India is the world’s biggest vegetable oil importer and spends an average of $8.5-$10 billion annually on edible oil imports.
The Centre on Sunday imposed stock limits on traders of edible oils and oilseeds, barring importers and exporters, till March 31, in a bid to check rising domestic prices and give relief to consumers.
Already, futures trading in mustard oil on NCDEX platform has been suspended from October 8, it said.
Edible oil prices in the domestic retail markets have shot up sharply by up to 46.15 percent in the last one year due to global factors and local tight supply situation, as per government data.
“The centre’s decision will soften the prices of edible oils in the domestic market, thereby bringing great relief to consumers across the country,” the Food and Consumer Affairs Ministry said in a statement.
As per the order issued to all states, state governments and union territories will decide the stock limit to be imposed on edible oils and oilseeds after taking into account the available stock and consumption pattern of that particular state or UT.
However, certain importers and exporters have been exempted from the stock limit.
The exemption is given to those exporters (being a refiner, miller, extractor, wholesaler or retailer or dealer) who have an Importer-Exporter Code Number issued by the Director General of Foreign Trade (DGFT) and are able to demonstrate that the whole or part of his stock are meant for exports and to the extent of the stock meant for export.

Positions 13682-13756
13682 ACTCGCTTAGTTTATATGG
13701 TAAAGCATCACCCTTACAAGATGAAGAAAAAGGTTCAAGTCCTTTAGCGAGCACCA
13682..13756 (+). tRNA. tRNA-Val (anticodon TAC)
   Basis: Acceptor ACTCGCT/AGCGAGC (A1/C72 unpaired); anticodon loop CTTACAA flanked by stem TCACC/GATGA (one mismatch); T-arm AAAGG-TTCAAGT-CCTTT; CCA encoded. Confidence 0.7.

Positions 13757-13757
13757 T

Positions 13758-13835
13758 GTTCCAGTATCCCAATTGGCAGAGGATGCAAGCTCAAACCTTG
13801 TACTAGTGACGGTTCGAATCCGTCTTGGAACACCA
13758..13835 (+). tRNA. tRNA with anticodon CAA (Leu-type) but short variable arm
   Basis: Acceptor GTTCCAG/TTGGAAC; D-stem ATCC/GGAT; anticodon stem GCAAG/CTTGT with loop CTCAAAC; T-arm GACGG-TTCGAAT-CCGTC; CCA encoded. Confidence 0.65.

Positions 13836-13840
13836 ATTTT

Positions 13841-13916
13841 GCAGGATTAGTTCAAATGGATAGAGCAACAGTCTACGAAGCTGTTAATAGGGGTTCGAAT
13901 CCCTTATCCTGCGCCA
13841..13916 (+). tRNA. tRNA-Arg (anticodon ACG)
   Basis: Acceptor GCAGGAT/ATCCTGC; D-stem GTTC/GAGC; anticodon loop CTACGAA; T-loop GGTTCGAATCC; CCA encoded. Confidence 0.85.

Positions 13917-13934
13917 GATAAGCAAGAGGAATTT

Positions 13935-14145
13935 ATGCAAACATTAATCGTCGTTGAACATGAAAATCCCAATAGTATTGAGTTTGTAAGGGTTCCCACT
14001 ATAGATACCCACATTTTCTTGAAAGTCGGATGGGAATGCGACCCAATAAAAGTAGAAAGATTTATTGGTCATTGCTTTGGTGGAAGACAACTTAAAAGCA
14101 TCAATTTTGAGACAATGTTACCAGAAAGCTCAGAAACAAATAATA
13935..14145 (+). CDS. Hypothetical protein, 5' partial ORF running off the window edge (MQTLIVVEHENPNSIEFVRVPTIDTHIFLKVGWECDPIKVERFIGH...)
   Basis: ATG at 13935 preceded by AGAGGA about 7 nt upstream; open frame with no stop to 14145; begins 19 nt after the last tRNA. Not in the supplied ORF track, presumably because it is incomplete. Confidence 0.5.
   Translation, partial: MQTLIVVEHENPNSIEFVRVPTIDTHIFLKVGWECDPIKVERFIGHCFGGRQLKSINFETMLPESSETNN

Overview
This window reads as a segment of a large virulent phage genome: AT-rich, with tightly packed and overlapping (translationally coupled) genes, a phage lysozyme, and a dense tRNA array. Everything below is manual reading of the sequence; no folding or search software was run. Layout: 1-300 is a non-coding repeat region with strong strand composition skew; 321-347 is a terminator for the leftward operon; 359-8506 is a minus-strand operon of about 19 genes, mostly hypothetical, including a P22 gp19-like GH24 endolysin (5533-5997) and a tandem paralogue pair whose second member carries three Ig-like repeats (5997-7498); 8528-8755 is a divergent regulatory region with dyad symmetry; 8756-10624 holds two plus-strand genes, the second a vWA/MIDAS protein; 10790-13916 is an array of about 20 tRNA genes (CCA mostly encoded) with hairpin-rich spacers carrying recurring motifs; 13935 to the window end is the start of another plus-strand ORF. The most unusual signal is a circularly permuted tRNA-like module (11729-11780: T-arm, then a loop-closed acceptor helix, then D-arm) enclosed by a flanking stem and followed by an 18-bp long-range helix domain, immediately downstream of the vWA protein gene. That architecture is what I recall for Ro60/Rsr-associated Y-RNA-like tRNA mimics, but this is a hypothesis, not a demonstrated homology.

The exemption is also given to those importers (being a refiner, miller, extractor, wholesaler or retailer or dealer) who are able to demonstrate that part of his stock in respect of edible oils and edible oilseeds are sourced from imports, the ministry said.
In case, the stocks held by respective legal entities are higher than the prescribed limits then they shall declare the same on the portal (https://evegoils.nic.in/EOSP/login) of Department of Food and Public Distribution and bring it to the prescribed stock limits as decided by the states where it is conducting its business within 30 days of the issue of such notification by the said authorities.
The states have been asked to ensure stock details of edible oils and oilseeds are regularly declared and updated on the central government’s portal, it said.
The Removal of Licensing Requirements, Stock Limits and Movement Restrictions on Specified Foodstuffs (Amendment) Order, 2021, has been issued with immediate effect from September 8, it added.
According to the ministry, high prices of edible oils in the international market have a substantial impact on the domestic edible oil prices. However, the government has formulated a multi- pronged strategy to ensure that prices of essential commodities like edible oils remain controlled.
Measures like rationalisation of import duty structure, launching of a web-portal for self-disclosure of stocks held by various stakeholders had already been taken, it said.
As per the data maintained by the Consumer Affairs Ministry, average retail prices of soya oil were ruling at Rs 154.95 per kg on October 9, this year, 46.15 percent higher than Rs 106 per kg in the year-ago period.
Similarly, average mustard oil prices rose by 43 percent to Rs 184.43 per kg from Rs 129.19 per kg, while that of vanaspati by 43 percent to Rs 136.74 per kg from Rs 95.5 per kg in the said period.
In case of sunflower, its average retail price risen by 38.48 percent to Rs 170.09 per kg on October 9 this year from Rs 122.82 per kg in the year-ago period, while palm oil prices rose 38 percent to Rs 132.06 per kg from Rs 95.68 per kg in the said period.
India meets more than 60 percent of its edible oil demands through imports.